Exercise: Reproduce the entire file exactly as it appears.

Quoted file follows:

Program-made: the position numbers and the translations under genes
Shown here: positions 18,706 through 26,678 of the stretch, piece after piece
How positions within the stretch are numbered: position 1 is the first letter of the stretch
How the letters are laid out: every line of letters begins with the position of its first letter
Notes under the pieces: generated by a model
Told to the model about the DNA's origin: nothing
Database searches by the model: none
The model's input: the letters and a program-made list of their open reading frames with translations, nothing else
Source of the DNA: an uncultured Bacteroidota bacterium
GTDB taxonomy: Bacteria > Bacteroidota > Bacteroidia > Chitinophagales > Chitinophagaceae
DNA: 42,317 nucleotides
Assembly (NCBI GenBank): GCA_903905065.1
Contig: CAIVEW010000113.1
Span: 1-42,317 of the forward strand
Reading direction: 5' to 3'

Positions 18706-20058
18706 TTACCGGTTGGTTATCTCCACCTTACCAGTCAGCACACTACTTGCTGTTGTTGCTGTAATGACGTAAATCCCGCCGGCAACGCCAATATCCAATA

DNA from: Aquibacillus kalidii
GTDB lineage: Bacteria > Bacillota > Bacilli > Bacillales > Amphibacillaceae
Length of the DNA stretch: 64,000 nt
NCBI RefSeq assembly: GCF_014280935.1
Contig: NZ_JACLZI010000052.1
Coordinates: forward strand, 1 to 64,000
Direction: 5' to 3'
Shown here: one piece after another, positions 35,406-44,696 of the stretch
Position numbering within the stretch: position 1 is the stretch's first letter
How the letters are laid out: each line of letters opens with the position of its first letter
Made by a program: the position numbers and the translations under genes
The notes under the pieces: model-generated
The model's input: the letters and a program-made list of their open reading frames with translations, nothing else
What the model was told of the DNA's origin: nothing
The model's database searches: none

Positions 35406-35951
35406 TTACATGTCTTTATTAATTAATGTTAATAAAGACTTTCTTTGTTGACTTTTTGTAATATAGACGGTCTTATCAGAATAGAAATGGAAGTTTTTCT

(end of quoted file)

Program-made: the position numbers and the translations under genes
Shown here: positions 18,706 through 26,678 of the stretch, piece after piece
How positions within the stretch are numbered: position 1 is the first letter of the stretch
How the letters are laid out: every line of letters begins with the position of its first letter
Notes under the pieces: generated by a model
Told to the model about the DNA's origin: nothing
Database searches by the model: none
The model's input: the letters and a program-made list of their open reading frames with translations, nothing else
Source of the DNA: an uncultured Bacteroidota bacterium
GTDB taxonomy: Bacteria > Bacteroidota > Bacteroidia > Chitinophagales > Chitinophagaceae
DNA: 42,317 nucleotides
Assembly (NCBI GenBank): GCA_903905065.1
Contig: CAIVEW010000113.1
Span: 1-42,317 of the forward strand
Reading direction: 5' to 3'

Positions 18706-20058
18706 TTACCGGTTGGTTATCTCCACCTTACCAGTCAGCACACTACTTGCTGTTGTTGCTGTAATGACGTAAATCCCGCCGGCAACGCCAATATCCAATA

DNA from: Aquibacillus kalidii
GTDB lineage: Bacteria > Bacillota > Bacilli > Bacillales > Amphibacillaceae
Length of the DNA stretch: 64,000 nt
NCBI RefSeq assembly: GCF_014280935.1
Contig: NZ_JACLZI010000052.1
Coordinates: forward strand, 1 to 64,000
Direction: 5' to 3'
Shown here: one piece after another, positions 35,406-44,696 of the stretch
Position numbering within the stretch: position 1 is the stretch's first letter
How the letters are laid out: each line of letters opens with the position of its first letter
Made by a program: the position numbers and the translations under genes
The notes under the pieces: model-generated
The model's input: the letters and a program-made list of their open reading frames with translations, nothing else
What the model was told of the DNA's origin: nothing
The model's database searches: none

Positions 35406-35951
35406 TTACATGTCTTTATTAATTAATGTTAATAAAGACTTTCTTTGTTGACTTTTTGTAATATAGACGGTCTTATCAGAATAGAAATGGAAGTTTTTCT